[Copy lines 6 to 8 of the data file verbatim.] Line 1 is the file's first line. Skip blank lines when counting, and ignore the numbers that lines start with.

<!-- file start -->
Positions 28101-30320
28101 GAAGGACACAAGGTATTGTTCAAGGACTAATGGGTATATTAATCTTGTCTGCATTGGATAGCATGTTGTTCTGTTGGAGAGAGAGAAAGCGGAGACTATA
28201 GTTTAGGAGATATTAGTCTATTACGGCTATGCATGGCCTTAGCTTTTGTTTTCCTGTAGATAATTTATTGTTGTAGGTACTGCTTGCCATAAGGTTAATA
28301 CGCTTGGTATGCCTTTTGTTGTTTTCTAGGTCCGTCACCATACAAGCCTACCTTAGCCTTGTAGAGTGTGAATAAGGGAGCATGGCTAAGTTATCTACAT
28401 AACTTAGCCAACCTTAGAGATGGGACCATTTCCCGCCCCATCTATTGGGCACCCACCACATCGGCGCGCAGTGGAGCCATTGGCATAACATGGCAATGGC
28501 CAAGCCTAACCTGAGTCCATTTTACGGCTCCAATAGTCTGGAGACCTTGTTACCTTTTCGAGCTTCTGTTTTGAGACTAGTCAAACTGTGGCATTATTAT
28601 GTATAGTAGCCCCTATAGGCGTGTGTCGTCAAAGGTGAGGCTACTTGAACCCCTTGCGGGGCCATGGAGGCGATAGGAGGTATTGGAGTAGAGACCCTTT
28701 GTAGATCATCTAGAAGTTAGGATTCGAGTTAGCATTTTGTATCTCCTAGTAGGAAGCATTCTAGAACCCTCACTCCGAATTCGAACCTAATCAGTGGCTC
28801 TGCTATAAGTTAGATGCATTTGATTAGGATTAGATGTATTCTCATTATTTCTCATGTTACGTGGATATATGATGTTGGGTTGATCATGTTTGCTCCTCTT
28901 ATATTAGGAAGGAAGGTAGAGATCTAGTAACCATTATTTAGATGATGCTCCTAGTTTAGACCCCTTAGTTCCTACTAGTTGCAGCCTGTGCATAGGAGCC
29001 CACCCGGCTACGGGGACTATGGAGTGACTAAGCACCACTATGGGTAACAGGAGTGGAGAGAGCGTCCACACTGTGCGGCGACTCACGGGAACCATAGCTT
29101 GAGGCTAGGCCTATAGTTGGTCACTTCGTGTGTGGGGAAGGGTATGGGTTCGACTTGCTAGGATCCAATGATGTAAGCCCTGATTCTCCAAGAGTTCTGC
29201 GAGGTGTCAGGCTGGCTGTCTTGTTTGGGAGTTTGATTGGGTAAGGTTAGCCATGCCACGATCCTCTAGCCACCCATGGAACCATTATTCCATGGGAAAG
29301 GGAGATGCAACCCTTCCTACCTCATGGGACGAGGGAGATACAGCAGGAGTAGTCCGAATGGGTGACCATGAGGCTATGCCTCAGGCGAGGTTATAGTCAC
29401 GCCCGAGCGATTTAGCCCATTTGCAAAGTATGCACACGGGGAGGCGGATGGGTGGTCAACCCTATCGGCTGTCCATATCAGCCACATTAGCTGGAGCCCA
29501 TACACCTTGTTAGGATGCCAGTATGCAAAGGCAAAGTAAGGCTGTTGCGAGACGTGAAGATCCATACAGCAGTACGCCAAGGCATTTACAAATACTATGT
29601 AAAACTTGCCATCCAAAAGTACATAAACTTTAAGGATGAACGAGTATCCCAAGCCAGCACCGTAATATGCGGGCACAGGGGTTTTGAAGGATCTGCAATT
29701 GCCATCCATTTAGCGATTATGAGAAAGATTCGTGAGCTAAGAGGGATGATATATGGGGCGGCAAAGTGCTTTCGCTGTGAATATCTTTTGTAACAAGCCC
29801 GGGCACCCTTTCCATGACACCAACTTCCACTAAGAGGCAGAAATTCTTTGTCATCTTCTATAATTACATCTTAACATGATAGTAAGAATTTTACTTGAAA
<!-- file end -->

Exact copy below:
28501 CAAGCCTAACCTGAGTCCATTTTACGGCTCCAATAGTCTGGAGACCTTGTTACCTTTTCGAGCTTCTGTTTTGAGACTAGTCAAACTGTGGCATTATTAT
28601 GTATAGTAGCCCCTATAGGCGTGTGTCGTCAAAGGTGAGGCTACTTGAACCCCTTGCGGGGCCATGGAGGCGATAGGAGGTATTGGAGTAGAGACCCTTT
28701 GTAGATCATCTAGAAGTTAGGATTCGAGTTAGCATTTTGTATCTCCTAGTAGGAAGCATTCTAGAACCCTCACTCCGAATTCGAACCTAATCAGTGGCTC